More Consolidation for Taiwan's LCD Panelmakers

Posted by: Bruce Einhorn on November 16, 2009

Samsung and LG, the world’s biggest producers of TFT-LCD panels, may finally be getting some more serious competition from Taiwan. The island’s overcrowded LCD industry has just taken one big step toward consolidation, and there may be more moves soon. Over the weekend, Chi Mei Optoelectronics, Taiwan’s second-biggest LCD maker, was acquired by Innolux Display, a smaller rival that’s controlled by outsourcing giant Hon Hai. The combined Chi Mei-Innolux will be the biggest panel maker in Taiwan, jumping ahead of AU Optronics.

Now it’s the turn of AUO (itself the product of an earlier round of consolidation) or the Koreans to make a move. Speculation is focusing on Chunghwa Picture Tube, one of the remaining smaller players in the Taiwanese market; according to this report in the China Economic News, “Samsung is eyeing CPT, one of its suppliers, since it can help the Korean firm penetrate the huge Chinese market, taking advantage of its manufacturing facilities in China and its close link with Chinese brands. Korean makers` interest in Taiwan`s TFT LCD firms was underscored by their courtship for Chi Mei, according to the statement of Shi Wen-long, founder of Chi Mei, during the press conference for the acquisition of Chi Mei by Innolux last Saturday.”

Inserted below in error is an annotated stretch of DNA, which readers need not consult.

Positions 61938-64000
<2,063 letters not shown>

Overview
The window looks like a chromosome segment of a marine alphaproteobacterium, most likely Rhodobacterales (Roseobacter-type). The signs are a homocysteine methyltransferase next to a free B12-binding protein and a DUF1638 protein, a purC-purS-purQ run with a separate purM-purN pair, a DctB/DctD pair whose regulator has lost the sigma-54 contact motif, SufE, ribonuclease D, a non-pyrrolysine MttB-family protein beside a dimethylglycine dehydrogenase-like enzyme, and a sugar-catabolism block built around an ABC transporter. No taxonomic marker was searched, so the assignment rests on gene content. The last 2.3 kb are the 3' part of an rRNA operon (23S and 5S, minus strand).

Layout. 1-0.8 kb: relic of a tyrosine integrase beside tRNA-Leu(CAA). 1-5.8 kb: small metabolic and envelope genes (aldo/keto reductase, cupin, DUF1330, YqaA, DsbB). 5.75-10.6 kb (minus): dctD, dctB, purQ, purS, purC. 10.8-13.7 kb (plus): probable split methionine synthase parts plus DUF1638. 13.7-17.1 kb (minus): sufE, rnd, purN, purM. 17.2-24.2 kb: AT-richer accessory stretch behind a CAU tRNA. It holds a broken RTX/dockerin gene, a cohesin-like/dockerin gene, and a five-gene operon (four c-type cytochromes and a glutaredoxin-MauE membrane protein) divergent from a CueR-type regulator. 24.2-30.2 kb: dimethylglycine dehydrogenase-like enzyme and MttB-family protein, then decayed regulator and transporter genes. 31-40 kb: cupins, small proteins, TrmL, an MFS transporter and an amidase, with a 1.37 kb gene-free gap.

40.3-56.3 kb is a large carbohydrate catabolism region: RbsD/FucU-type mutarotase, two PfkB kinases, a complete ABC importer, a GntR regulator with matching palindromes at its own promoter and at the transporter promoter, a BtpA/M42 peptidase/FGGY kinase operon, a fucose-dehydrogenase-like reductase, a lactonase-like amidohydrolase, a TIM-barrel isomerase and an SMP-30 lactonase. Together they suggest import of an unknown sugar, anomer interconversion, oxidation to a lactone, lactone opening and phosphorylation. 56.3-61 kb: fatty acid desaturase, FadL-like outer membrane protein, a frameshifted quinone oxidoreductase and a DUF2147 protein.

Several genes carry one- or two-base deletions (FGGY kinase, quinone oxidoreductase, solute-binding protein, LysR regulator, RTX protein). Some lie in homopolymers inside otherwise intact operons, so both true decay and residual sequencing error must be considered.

It will be especially interesting to see how AUO responds. I was at the company two weeks ago and interviewed C.T. Liu, chief of the company’s consumer display business. (See my recent BW story on Taiwan’s tech sector for more.) He emphasized how AUO was trying to get away from relying on huge, capital-intensive factories. “We used to be a heavily invested in TFT-LCD [production],” he told me. “Now AUO is going in a completely different direction.” He summed it up with the acronym SELECT, with each letter standing for a different direction: Solar; Energy service; Lighting; E-paper; Cars; and TFT-LCD.

We’ll now have the chance to see how committed AUO is to this new strategy. Will the company sit back and allow Hon Hai to become tops in Taiwan? Or will AUO try to regain its No. 1 position by going after CPt or another smaller rival? And will AUO be willing to allow Samsung to take over a Taiwanese rival and gain a better foothold in China?

Reader Comments

Dutch

April 8, 2010 5:51 AM

Very nice. I wish they are the cheaper one's.

Post a comment

 

About

Bloomberg Businessweek’s team of Asia reporters brings you the latest insights on business, politics, technology and culture from some of the world’s biggest and fastest-growing economies.

BW Mall - Sponsored Links

Buy a link now!